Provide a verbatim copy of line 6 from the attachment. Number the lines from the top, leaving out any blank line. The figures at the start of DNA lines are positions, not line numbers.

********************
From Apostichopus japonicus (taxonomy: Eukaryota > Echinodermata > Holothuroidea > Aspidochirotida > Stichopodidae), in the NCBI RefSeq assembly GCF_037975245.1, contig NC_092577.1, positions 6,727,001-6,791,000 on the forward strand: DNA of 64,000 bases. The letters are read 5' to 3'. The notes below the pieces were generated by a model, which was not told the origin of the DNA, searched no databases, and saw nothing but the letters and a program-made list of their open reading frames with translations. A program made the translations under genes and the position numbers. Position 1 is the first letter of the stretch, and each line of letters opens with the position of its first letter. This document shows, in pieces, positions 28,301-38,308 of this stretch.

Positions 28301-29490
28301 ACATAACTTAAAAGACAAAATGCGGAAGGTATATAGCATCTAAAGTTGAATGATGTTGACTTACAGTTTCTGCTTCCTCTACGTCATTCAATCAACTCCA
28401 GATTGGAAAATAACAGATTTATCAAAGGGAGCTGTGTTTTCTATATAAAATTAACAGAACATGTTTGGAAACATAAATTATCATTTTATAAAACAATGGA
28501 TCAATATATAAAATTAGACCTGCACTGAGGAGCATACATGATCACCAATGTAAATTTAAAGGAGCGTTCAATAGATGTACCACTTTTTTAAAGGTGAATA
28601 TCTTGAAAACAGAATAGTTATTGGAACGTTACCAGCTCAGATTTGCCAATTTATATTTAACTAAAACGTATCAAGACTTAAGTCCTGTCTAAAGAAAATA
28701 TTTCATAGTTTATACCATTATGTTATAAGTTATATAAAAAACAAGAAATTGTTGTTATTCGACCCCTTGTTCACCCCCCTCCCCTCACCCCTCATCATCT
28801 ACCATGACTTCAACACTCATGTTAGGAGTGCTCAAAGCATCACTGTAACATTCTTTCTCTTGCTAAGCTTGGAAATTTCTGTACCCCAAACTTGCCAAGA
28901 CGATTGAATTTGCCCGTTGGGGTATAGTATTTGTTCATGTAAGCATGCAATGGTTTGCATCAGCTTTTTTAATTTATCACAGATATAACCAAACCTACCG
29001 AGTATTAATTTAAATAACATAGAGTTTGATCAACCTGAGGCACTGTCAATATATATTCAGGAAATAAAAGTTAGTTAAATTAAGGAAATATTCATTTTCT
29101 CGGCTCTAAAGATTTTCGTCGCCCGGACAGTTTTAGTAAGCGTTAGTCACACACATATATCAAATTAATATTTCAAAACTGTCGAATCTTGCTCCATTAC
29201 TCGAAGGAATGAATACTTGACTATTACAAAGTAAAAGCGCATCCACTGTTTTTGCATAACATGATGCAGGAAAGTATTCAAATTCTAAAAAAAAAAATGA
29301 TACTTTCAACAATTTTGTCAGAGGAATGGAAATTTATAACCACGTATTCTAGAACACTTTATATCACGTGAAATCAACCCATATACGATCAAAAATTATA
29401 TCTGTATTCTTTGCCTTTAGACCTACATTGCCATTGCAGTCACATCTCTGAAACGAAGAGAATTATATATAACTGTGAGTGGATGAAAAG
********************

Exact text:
28601 TCTTGAAAACAGAATAGTTATTGGAACGTTACCAGCTCAGATTTGCCAATTTATATTTAACTAAAACGTATCAAGACTTAAGTCCTGTCTAAAGAAAATA